3. Frustration — This can play out in several ways. For me, in this case, it looked a lot like anger. People I’m closest to could hear in the tone of my voice that I was angry about the situation. I know that no one caused it, but it doesn’t mean I don’t like it, don’t completely understand it, and don’t agree with every decision has been made along the way.
For some, that frustration may look like sadness. Why is this happening? How many people will it hurt? Will my family be ok? Will we be able to afford it?
Maybe your frustration plays itself out through isolation. You retreat to a quiet place and say nothing, do nothing, just sit in the quiet of your home or apartment and live there for a period of time.
Frustration is the expression and understanding stage. As we gain an understanding of the situation and how it affects us (each in different ways), we express our emotions as a way to cope. The reality is, we all express our frustration in different ways and none of them are necessarily wrong, assuming you don’t hurt anyone along the way. Find a way to let the frustration out in the way that works best for you and know that it is part of the process. Frustration comes in the form of many emotions. This is an emotional experience most of us are new at, and with any luck, will not have to deal with again.
4. Action — Stage four is where we turn the corner. We move from gaining understanding and expressing the emotion behind it into a place of moving forward. We know we cannot stay in a fear stage for long, we cannot be frustrated forever, so at some point we must take action.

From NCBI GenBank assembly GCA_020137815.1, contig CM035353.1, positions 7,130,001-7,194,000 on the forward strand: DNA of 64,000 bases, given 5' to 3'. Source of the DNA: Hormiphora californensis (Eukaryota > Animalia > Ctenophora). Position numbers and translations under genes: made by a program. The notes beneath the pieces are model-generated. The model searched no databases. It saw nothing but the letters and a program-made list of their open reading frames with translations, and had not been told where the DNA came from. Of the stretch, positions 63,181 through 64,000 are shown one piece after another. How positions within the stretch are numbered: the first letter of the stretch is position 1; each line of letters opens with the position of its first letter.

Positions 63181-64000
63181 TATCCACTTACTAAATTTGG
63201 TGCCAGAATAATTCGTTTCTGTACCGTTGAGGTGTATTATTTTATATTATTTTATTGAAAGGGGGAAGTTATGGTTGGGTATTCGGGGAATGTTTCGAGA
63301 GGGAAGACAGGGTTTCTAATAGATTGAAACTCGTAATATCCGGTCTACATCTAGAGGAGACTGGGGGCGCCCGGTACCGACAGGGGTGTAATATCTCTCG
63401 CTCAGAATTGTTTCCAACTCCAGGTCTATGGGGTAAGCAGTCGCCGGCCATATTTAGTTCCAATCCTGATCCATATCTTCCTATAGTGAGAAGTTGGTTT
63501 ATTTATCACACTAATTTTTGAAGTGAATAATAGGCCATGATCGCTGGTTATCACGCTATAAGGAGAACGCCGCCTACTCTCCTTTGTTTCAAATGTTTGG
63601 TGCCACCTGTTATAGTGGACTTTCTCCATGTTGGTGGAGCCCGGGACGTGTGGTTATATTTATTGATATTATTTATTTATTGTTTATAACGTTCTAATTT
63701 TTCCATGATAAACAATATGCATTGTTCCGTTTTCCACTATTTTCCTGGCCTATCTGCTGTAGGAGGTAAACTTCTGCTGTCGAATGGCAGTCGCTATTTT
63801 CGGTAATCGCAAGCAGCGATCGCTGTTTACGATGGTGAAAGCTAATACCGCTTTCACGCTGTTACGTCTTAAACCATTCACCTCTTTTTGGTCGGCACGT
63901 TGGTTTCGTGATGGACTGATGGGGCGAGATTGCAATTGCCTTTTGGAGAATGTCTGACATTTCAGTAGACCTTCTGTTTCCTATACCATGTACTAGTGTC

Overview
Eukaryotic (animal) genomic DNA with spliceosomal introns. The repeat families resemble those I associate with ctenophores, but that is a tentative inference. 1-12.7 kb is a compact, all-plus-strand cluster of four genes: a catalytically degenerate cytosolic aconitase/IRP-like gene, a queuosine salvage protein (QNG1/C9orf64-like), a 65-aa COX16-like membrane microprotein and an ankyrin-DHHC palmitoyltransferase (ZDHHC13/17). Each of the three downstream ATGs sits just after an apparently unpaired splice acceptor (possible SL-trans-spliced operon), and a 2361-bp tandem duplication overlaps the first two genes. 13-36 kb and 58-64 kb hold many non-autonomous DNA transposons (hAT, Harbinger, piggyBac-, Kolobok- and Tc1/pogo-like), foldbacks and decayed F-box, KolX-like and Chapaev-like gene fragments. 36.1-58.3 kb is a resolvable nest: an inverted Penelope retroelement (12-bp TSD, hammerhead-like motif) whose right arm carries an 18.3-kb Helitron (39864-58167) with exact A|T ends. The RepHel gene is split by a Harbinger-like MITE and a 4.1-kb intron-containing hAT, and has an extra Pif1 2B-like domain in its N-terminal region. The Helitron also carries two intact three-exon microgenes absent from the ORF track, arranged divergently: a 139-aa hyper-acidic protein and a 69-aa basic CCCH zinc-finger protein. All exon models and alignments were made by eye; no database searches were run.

Action can look like a number of things. Maybe it means turning your home into a multi-faceted home-gym-office-restaurant. Maybe if means learning how to communicate with people in ways you never have before. Maybe its learning new technology and skills. And for some, maybe it’s finding a new job or changing your business model.
Regardless of the action, you must move forward, preferably sooner than later. If you don’t know what action to take first, start with helping someone else. Sometimes it’s easier to help others before we can move forward ourselves.
5. Compassion — The final stage of getting through an incredible life changing event that there is no playbook for is showing compassion to the people you interact with. If you are lucky enough to come out unscathed, remember that there are likely millions of people that are not so lucky.
This is a difficult time for most people. Everyone has been forced to deal with situations that are outside of normal life, some more dire than others. So it is important to remember that the way to move forward and resume a new normal is to treat everyone with compassion and seek to understand how others have handled this time before you seek to be understood.
From individuals and families that were directly impacted by COVID-19 itself, to business owners that have lost everything, to employees that were let go and might not get their job back. Compassion is crucial, so please try to be understanding before you try to be understood.
Together, we can do this. America and our individual communities were built by being there for each other and helping each other get from one stage to another. Don’t forget in the midst of each stage to seek help if needed, help others as you are able, and most of all, think about the fact that we are all in this together.
Love is contagious too. Let’s go spread some of that.